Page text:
Keeping up the magic and momentum of the smash hit “God’s Menu” is no easy task, but Stray Kids prove themselves ready to accept the challenge. Their new songs reinvent the boisterous atmosphere and in-your-face sound of “God’s Menu.” “Thunderous” is aptly titled, but every other song on NOEASY also lives up to the word alluded to with the album title, “noisy.” Stray Kids treat “making noise” as a compliment. They mix brass, industrial, and synth sounds, just to name a few, into these songs. “God’s Menu” seems to have been just the beginning; all pre- “God’s Menu” releases, in hindsight, feel like they are at a low simmer. The members’ feelings have boiled over, delivering a hefty serving of spite to all their critics who would rather they make their songs less crowded. As the lyrics in “Thunderous” state (“Man, I’m not sorry”), Stray Kids is the epitome of unapologetic. Some songs certainly sound less chock-full than others; “Gone Away” is a touching, slower song, and “Surfin’” is a lighter, tropical bop. However, these songs simply bring the energy down from a ten to a nine, and they are followed by songs that rise again to a ten out of ten. Stray Kids have thrown the kitchen sink at this album and have managed to create something worthy of a chef’s kiss. They have cooked up a release that not only sends a message about their desire to keep making “noise,” but also about their worthiness to hold the attention that comes with it.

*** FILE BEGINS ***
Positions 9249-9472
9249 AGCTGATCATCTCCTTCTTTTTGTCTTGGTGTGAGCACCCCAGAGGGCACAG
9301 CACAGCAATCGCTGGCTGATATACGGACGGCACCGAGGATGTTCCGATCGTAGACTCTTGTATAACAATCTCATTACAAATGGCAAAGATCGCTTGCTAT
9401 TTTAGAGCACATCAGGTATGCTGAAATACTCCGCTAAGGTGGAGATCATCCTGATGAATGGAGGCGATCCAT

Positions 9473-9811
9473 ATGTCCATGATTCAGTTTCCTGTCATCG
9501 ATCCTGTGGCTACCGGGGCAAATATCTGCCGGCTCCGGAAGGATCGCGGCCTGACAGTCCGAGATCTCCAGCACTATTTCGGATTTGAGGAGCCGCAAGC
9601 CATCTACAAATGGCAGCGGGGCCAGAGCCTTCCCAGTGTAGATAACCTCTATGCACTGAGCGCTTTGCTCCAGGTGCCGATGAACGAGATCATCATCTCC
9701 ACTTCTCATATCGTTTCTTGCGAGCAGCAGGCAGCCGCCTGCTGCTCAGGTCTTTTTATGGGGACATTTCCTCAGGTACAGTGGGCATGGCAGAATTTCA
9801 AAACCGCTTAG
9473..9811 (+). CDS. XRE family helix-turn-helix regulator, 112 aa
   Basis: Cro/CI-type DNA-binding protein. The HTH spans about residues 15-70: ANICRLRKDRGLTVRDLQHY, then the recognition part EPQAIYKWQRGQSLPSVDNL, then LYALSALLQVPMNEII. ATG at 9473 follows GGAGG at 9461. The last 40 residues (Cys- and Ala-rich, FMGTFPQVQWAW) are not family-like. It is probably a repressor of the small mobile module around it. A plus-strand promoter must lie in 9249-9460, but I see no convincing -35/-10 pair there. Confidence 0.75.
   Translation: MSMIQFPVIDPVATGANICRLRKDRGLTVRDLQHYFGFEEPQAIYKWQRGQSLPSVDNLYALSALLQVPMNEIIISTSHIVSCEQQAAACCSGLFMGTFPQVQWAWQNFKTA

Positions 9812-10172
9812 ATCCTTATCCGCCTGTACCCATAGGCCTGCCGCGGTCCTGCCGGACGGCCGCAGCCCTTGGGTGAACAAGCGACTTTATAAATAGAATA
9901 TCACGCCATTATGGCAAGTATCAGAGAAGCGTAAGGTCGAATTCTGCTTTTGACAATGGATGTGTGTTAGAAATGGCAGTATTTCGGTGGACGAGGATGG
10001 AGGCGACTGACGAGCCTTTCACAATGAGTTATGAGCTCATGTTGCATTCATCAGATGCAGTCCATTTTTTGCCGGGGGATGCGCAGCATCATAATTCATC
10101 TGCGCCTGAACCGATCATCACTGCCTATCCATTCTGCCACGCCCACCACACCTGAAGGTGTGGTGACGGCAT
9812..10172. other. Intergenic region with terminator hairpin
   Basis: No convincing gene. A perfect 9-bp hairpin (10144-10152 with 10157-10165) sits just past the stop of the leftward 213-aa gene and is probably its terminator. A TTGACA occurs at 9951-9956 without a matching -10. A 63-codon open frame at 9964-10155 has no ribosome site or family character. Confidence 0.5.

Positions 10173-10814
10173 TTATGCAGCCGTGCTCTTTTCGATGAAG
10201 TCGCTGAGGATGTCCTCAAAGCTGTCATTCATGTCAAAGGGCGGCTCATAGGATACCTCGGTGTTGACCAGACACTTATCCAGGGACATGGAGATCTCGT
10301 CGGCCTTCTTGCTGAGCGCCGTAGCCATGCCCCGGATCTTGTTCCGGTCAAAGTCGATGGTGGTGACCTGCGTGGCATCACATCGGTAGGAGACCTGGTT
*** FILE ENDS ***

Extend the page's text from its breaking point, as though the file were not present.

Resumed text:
#1: GRAY, Grayground.
This is hands-down GRAY’s best body of work so far. His album’s title is spot-on, as this album is a sonic playground listeners will want to revisit again and again. He manages to make all but one track on Grayground. a collaboration, yet the album does not sound overstuffed as a result. Each collaborator contributes a sound to their song that is truly valuable and distinct. GRAY makes the featured artists his equals. Loco, LeeHi, and GRAY expertly play off of one another’s energy on “Party for the Night,” DeVita lends her heavenly vocals to “Rise” to make the tropical vibe sound anything but generic, and Coogie picks up what GRAY puts down, keeping GRAY’s sound going in his own quirky verse on “I Don’t Love You.” GRAY shows off a wide variety of sounds throughout his many collaborations, yet the tracks still seamlessly transition from one to the next. An album with so many different voices and vibes could have easily come out sounding terrible, but GRAY manages to make this mix fantastic. Each detail in each song feels purposeful, and when taken together, all those details form an album that is GRAY’s Goldilocks album; every ingredient put into each song is put into it in just the right amount.
Click here for the podcast episode featuring further commentary on these picks and on some honorable mentions, click here for a playlist of the songs referenced here, and click here for a playlist of the music videos discussed here!